Safe Crack Houses Urged

By chillinwill · Oct 21, 2009 · ·
  1. chillinwill
    B. C. Public Health Supports Strategy To Help Addicts

    Government authorities should allow medically supervised sites where crack-cocaine users can legally smoke their potent drug, researchers and B. C.'s top public-health doctor urged yesterday after a new study suggested crack addicts are particularly prone to contracting HIV.

    Sanctioned, safe crack houses would help curb the rampant transmission of dangerous infections among cocaine smokers, say proponents of the latest version of harm reduction, a controversial strategy that essentially condones an illegal activity to prevent an allegedly worse health problem. They also recommended that public-health officials be permitted to distribute "safe crack kits," including glass pipes designed to lessen the spread of viruses.

    "It's very unfortunate these things get politicized and made more controversial than they need be," said Dr. Evan Wood, who spearheaded the research. "But given the costs and challenges of HIV ... it's certainly in our interest to take a public-health approach to these infectious diseases that are already breaking free of their traditional boundaries."

    Dr. Wood is with the B. C. Centre for Excellence in HIV/ AIDS, which oversees Insite, a contentious facility where injection-drug users can shoot up while under medical supervision.

    Insite has been able to operate through an exemption to the Criminal Code's drug prohibitions granted by the federal government. The current Conservative administration has no plans to expand the concept, said Pamela Stephens, a spokeswoman for Rob Nicholson, the Attorney-General.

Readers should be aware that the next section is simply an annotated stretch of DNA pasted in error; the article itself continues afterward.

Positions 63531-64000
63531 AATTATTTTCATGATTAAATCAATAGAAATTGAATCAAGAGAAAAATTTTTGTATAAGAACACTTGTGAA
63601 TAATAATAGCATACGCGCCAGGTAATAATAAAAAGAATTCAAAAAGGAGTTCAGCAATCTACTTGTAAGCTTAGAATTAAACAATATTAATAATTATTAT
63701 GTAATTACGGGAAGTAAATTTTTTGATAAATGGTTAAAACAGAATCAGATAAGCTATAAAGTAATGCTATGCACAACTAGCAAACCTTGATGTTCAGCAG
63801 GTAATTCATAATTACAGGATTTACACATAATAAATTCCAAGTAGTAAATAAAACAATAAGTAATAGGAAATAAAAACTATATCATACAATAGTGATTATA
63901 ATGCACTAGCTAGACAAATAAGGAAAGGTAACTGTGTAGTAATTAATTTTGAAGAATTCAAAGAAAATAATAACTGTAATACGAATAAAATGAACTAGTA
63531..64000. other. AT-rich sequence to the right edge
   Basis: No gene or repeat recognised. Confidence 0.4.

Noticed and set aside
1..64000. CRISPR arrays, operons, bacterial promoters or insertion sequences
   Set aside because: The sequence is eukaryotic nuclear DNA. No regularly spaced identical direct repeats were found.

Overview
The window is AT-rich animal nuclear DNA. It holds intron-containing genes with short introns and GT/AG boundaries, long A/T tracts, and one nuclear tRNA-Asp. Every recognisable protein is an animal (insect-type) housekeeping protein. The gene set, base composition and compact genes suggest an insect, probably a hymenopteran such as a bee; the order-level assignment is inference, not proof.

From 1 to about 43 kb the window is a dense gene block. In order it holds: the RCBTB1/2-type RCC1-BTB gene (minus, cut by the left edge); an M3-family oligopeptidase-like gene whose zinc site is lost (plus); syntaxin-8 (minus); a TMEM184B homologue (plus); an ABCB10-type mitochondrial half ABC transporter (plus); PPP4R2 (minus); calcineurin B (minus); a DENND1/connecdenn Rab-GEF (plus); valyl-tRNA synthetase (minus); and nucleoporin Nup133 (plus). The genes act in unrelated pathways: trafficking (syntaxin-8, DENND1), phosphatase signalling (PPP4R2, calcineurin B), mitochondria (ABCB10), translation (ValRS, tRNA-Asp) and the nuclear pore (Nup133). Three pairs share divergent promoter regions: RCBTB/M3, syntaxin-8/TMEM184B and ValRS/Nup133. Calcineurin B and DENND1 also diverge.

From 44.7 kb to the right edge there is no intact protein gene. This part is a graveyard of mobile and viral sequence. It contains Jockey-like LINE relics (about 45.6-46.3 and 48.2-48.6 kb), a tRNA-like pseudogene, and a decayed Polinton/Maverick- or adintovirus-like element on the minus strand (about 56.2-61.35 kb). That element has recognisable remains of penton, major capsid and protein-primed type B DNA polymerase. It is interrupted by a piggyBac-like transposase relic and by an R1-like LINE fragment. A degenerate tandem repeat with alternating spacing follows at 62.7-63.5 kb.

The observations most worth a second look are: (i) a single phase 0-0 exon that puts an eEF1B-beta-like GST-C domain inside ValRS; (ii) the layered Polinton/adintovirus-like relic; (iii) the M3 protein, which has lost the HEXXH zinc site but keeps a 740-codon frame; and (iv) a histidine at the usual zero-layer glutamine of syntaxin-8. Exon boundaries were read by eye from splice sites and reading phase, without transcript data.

" 'Harm reduction' sites and similar initiatives are inherently harmful to human health," she said in an email response to questions.

    "These programs not only cause physical harm, they also deepen and prolong the addictions and divert valuable dollars away from treatment."

    The debate stems from a paper published in the Canadian Medical Association Journal yesterday that found use of crack cocaine had soared between 1996 and 2005 to 40% from 12% among a 1,048-strong sample of injection-drug users in Vancouver.

    It also concluded that crack users, who typically heat blocks of cocaine in glass-bowled pipes and inhale the resulting smoke, were four times more likely to contract HIV than the other drug users.

    One theory is that the burns and open sores they often develop around their mouths provide an easy path for infection, said the CMAJ paper by Dr. Wood and colleagues with the B. C. Centre and the Urban Health Research Initiative.

    Another hypothesis is that users in the study got involved in unsafe sex or were even raped while on a crack binge, leading to virus transmission, the study suggested. Regardless of the reason, it is clear that crack-cocaine smokers are at greatly increased risk for a disease that is not only devastating to the individual, but costs the health-care system as much as $250,000 per case, Dr. Wood said.

    The paper suggested that crack sites and distribution of the kits be carried out initially on an experimental basis and studied scientifically.

    Dr. Perry Kendall, British Columbia's Provincial Health Officer, said he would support the idea, so long as the issue of second-hand smoke exposure for health-care workers in the safe sites was addressed.

    "Do you want people smoking crack outside in public, disruptively and spreading diseases, or would you rather have them doing it in an environment where it can be controlled?" asked Dr. Kendall. "In my mind it's a relatively simple equation."

    Critics, though, say safe crack sites would only encourage the addicts, and divert resources from what they really need: effective treatment.

    "What they should be doing is giving them a safe environment to get them off cocaine," said Larry Molyneaux, president of the Police Association of Ontario. "A harm-reduction program without a treatment program is a failure. Just feeding their habit isn't what is going to fix it."

    Dr. Wood said safe "inhalation sites" already exist in Switzerland, the Netherlands and Germany. Anecdotal reports indicate they have been successful in preventing disease, but no formal scientific studies have been conducted with any of those programs, he said.

    Dr. Wood also pointed to the evidence around Insite published in major medical journals, which suggests that its users are less likely to suffer overdose deaths and more likely to enter treatment.

    Tom Blackwell